(STAT News) – In the midst of a national opioid crisis, how badly do we need another formidable painkiller? This vexing question has been widely debated since the Food and Drug Administration set off a furor last month when it approved Dsuvia, a tablet version of a decades-old intravenous painkiller that is up to 10 times more potent than the highly addictive fentanyl. Critics argued that alternatives exists and that such a powerful opioid could easily be abused by being diverted, despite a prohibition on retail pharmacy sales. But the endorsement was championed by the military, which maintains that such a medicine is needed in combat zones.

As Doctors Taper or End Opioid Prescriptions, Many Patients Driven to Despair, Suicide

2 months 1 week

(Fox News) – Lawrence, who was 58, became one of an undetermined number among the nation’s 20 million chronic pain sufferers who chose suicide after being cut back or denied prescriptions for opioids. The suicides have motivated many of those who continue to suffer from pain – and family members and advocates of those who took their lives – to call for a re-evaluation of the rush to reduce opioid dosages for those who most need them.

The CRISPR Baby Scandal Gets Worse by the Day

2 months 1 week

(The Atlantic) – Such a strong reaction is understandable, given the many puzzling and worrying details about the experiment. Even without any speculation about designer babies and Gattaca-like futures that may or may not come to pass, the details about what has already transpired are galling enough. If you wanted to create the worst possible scenario for introducing the first gene-edited babies into the world, it is difficult to imagine how you could improve on this 15-part farce.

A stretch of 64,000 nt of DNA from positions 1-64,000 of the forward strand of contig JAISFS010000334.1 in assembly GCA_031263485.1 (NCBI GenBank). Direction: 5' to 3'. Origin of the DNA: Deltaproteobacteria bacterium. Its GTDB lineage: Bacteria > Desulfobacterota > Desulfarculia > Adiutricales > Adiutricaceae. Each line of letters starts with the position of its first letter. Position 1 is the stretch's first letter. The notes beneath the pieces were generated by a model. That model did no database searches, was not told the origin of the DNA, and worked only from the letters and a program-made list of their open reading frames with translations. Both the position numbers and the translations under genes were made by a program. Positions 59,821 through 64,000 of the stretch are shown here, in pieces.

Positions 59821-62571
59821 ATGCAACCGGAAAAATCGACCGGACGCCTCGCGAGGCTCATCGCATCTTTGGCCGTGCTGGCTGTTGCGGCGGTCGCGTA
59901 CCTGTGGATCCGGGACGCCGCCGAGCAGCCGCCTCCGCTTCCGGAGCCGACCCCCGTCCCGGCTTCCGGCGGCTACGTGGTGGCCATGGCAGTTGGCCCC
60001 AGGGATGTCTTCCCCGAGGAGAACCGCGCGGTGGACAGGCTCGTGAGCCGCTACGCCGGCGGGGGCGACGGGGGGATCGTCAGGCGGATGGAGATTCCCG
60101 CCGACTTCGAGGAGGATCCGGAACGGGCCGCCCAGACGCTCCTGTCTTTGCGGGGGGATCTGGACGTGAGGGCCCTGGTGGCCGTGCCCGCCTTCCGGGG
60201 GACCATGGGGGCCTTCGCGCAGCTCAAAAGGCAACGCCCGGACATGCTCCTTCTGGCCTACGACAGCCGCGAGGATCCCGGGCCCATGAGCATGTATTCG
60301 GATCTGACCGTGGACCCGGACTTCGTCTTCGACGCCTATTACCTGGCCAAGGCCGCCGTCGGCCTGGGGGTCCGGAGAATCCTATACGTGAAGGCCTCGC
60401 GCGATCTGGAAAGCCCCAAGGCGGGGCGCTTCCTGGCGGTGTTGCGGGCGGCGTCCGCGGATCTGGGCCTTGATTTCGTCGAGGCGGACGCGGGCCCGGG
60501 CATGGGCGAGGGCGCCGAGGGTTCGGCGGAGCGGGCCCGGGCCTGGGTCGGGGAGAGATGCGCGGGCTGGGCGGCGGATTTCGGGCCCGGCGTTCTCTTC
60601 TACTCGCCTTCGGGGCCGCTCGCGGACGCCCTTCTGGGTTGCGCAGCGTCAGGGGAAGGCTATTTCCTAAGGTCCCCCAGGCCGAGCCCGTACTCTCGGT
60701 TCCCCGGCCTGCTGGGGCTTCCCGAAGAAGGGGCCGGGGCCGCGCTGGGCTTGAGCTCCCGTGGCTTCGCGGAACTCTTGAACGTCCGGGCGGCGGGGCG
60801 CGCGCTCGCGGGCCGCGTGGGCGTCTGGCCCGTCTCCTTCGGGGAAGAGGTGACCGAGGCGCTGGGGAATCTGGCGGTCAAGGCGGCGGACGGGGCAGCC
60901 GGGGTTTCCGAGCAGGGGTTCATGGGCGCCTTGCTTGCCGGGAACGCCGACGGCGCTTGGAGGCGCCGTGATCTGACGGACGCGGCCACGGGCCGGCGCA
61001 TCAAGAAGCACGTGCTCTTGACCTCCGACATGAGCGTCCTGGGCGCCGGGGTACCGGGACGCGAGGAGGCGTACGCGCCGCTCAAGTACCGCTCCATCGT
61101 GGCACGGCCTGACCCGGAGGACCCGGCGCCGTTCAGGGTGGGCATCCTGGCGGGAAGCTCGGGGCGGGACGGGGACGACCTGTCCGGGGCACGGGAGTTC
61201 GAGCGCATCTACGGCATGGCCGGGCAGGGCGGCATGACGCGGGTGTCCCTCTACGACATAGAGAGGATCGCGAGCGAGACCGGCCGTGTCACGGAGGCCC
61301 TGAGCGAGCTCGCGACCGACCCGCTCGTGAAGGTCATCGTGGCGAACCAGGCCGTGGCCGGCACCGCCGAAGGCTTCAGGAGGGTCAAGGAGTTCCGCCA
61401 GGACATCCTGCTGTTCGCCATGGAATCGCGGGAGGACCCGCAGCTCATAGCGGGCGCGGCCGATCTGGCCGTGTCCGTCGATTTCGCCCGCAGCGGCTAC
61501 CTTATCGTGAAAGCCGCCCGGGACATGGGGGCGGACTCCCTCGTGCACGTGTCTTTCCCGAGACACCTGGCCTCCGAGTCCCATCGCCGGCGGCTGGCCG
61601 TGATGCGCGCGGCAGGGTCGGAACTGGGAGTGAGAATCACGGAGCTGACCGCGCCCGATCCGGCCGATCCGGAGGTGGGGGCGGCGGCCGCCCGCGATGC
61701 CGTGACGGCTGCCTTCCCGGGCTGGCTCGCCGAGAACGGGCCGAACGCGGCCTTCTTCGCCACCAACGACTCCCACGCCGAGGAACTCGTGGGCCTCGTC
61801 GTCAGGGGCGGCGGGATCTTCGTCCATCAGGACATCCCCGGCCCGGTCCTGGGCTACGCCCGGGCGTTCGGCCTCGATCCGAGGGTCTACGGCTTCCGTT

‘We’re Fighting for Our Lives’: Patients Protest Sky-High Insulin Prices

2 months 1 week

(NPR) – The cost of insulin nearly tripled between 2002 and 2013 and has doubled again since then. The list price is over $300 for a single vial of medicine, and most people with Type 1 diabetes need multiple vials every month to live. That cost is typically lower with insurance or with discount programs. Still, for some people the price is unmanageable. There’s been some action by lawmakers on the issue. In October Minnesota’s attorney general sued insulin manufacturers alleging price gouging, and a bipartisan caucus in the U.S. Congress issued a report in November urging action to bring insulin prices down.

To Treat Babies for Drug Withdrawal, Help Their Mothers, Too

2 months 1 week

(Undark) – Magarian, who has a gray horseshoe moustache and an easy smile, has cared for more than 300 babies born with neonatal abstinence syndrome (NAS). Over the past decade and a half, he and his colleagues have developed a system that, at its heart, aims to support babies and their mothers, who frequently struggle with addiction, trauma, and the stigma of birthing a baby with NAS. This approach is part of a growing movement that recognizes the importance of mother-infant bonding for these vulnerable children. “Treat mom like she’s antibiotics for pneumonia,” explains physician Matt Grossman, who practices at Yale New Haven Children’s Hospital.

The Recurring Dread of a Paralyzing Illness

2 months 1 week

(The Atlantic) – AFM isn’t new, but it rose to prominence (and gained its name) in 2014 when it afflicted 120 people in the United States—a record number. Doctors wondered whether that was a freak occurrence, but the condition came back in 2016, affecting 149 additional patients. And this year, it returned again, with 158 confirmed cases and more under investigation. The disease now seems to run on a biennial schedule, and although the third wave peaked in mid-fall, scientists, clinicians, and parents are anxiously looking ahead to a likely fourth surge in 2020.

Prenatal Gene Therapy Offers the Earliest Possible Cure

2 months 1 week